"Effective cross-examination can create an implication that an expert’s opinions are motivated by bias or self-interest, rather than a neutral evaluation of the facts. This is frequently accomplished by highlighting the fact that experts are paid for time spent reviewing a case and testifying," writes Kenton H. Steele, Esq.
This column, part of our continuing series on the anatomy of a medical negligence trial, will focus on the cross-examination of an opposing party’s expert witness. In medical negligence cases, the testimony from each party’s retained expert is of paramount importance. In most medical negligence trials, the winning party will be the one whose expert offers the most credible and compelling testimony. As such, creating a reason for the jury to doubt testimony from an opposing party’s expert is a critical component of a successful trial strategy. Although there are many ways to approach the cross-examination of an expert, the objective is always the same—create doubt about the accuracy of the expert’s opinions. This column will provide an overview of common topics covered in a cross-examination of an expert witness and explain the difficulties faced by an attorney preparing for this phase of trial.
Expert witnesses present a seemingly impossible problem for trial attorneys. By way of example, in a trial involving an alleged misdiagnosis, an attorney with no medical training may be tasked with cross-examining an expert with decades of experience researching and treating the condition at issue. The problem is obvious. Because of the wide knowledge gap, challenging the expert’s conclusions or grasp of relevant concepts directly is usually a bad idea that will leave the attorney looking uninformed and overmatched. Even when there is an apparent error in an opposing expert’s conclusion or analysis, explaining the error is best accomplished through the testimony of the party’s own expert. Although a direct attack on an expert’s conclusions is unwise, this does not mean that cross-examination of experts is futile. Rather, when cross-examining an expert, attorneys can use carefully crafted questions to create uncertainty about the reliability of the expert’s testimony without overtly contesting the expertise of the witness.
One method an attorney can employ to sidestep the expert’s superior grasp of subject is challenging the expert’s process or the completeness of the expert’s review. Using the prior example of a misdiagnosis case, an opposing party’s expert may base opinions on a review of only the medical records related to the patient encounter when the diagnosis allegedly was missed. In this situation, on cross-examination, opposing counsel may confront the expert with a long list of prediagnosis and postdiagnosis records and compel the expert to acknowledge the records were not considered. Creating the appearance of an incomplete review will cast doubt on the accuracy of the expert’s conclusion without wading into a dispute over whether the records that were reviewed support the expert’s conclusion.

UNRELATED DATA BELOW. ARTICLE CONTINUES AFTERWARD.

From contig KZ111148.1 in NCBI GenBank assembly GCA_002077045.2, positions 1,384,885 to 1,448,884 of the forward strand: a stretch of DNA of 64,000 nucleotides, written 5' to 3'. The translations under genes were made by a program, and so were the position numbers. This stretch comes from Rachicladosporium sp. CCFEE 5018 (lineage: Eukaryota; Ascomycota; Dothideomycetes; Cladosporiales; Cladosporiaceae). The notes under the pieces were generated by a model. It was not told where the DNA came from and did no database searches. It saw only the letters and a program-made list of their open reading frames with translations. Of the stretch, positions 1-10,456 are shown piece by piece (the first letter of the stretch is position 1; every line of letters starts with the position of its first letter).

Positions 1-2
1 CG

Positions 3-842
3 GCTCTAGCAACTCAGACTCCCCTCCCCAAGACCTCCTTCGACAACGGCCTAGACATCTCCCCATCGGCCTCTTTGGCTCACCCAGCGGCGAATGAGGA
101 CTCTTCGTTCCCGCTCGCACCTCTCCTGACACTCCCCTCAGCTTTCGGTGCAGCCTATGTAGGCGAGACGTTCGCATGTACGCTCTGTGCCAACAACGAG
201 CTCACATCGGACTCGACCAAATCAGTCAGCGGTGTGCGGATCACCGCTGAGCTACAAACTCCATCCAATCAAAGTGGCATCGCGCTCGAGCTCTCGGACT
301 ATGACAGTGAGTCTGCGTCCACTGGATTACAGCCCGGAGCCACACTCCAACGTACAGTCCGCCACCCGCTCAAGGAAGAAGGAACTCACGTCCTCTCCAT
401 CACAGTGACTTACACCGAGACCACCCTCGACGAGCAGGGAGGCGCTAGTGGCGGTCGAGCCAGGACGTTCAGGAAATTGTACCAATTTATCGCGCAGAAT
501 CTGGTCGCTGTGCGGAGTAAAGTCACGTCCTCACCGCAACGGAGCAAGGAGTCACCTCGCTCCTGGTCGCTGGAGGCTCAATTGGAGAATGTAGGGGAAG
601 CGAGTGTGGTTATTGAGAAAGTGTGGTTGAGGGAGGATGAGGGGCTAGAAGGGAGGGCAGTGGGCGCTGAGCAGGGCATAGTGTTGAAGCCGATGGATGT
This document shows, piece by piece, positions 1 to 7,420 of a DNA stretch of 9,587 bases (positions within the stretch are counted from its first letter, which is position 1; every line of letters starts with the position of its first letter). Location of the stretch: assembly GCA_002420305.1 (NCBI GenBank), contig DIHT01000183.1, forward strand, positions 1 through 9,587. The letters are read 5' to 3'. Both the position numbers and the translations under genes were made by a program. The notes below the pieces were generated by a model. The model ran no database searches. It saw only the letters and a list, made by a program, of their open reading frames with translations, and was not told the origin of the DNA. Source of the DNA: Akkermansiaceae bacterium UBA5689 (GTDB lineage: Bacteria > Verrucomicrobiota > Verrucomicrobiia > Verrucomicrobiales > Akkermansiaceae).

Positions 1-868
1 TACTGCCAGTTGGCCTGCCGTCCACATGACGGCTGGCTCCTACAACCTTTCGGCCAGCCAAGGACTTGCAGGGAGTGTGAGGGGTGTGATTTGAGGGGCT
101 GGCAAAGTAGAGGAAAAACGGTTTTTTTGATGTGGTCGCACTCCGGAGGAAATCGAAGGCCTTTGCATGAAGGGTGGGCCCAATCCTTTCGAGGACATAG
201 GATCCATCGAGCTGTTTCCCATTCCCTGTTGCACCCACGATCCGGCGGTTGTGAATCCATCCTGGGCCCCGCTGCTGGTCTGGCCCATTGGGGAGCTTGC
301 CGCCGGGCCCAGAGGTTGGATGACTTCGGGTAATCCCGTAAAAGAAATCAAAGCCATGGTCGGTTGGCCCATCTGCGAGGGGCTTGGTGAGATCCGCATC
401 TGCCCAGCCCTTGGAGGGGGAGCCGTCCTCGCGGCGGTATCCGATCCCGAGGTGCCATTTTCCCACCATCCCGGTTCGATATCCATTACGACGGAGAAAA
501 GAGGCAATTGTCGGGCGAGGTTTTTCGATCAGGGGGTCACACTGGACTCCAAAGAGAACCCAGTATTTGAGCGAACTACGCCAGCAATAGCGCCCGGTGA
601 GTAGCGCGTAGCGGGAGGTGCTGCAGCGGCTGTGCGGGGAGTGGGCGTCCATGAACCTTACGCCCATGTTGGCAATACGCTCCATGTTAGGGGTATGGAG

Similarly, effective cross-examination can create an implication that an expert’s opinions are motivated by bias or self-interest, rather than a neutral evaluation of the facts. This is frequently accomplished by highlighting the fact that experts are paid for time spent reviewing a case and testifying. It is not unusual for an expert to be paid tens of thousands of dollars for a single case. Cross-examining an opposing expert about the income generated in exchange for their testimony can be a powerful tool for disputing the credibility of the expert’s conclusions. The impact of this type of questioning can be amplified if the expert has been hired by the same attorney in multiple cases or is frequently hired by a particular type of litigant, either plaintiff or defendant. Upon learning that an expert generates significant income from providing testimony, a juror is likely to infer the expert is a “hired gun” who will say anything for the right price.
An effective cross-examination of an opposing party’s expert is one of many steps in the process of obtaining a favorable verdict. The concessions obtained from the opposing party’s expert witness, along with the favorable information obtained during the direct examination of the attorney’s own witnesses, are separate parts of the larger narrative that was previewed for the jury during opening statements and constructed as the trial progresses. The parties’ last opportunity to convince the jury to find in their favor is closing arguments, which will be the subject of the final column in this anatomy-of-a-trial series.